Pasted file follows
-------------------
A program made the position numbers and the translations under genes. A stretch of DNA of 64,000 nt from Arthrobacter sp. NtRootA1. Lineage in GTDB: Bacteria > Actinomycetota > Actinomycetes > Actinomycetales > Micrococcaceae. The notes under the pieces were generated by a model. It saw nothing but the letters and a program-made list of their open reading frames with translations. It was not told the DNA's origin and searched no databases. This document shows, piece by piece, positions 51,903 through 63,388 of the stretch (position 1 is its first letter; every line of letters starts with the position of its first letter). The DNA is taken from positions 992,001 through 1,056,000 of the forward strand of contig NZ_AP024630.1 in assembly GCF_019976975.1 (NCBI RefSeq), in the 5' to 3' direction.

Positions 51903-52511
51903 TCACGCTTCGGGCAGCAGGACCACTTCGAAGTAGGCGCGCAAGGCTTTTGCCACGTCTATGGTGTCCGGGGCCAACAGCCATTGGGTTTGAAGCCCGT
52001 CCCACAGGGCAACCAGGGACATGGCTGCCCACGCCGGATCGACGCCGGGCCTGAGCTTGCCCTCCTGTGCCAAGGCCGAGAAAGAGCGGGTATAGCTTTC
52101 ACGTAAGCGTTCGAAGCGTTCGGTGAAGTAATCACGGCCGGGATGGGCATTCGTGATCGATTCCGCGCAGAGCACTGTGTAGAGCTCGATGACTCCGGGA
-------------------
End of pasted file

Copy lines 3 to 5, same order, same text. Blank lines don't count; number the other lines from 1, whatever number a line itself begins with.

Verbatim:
51903 TCACGCTTCGGGCAGCAGGACCACTTCGAAGTAGGCGCGCAAGGCTTTTGCCACGTCTATGGTGTCCGGGGCCAACAGCCATTGGGTTTGAAGCCCGT
52001 CCCACAGGGCAACCAGGGACATGGCTGCCCACGCCGGATCGACGCCGGGCCTGAGCTTGCCCTCCTGTGCCAAGGCCGAGAAAGAGCGGGTATAGCTTTC
52101 ACGTAAGCGTTCGAAGCGTTCGGTGAAGTAATCACGGCCGGGATGGGCATTCGTGATCGATTCCGCGCAGAGCACTGTGTAGAGCTCGATGACTCCGGGA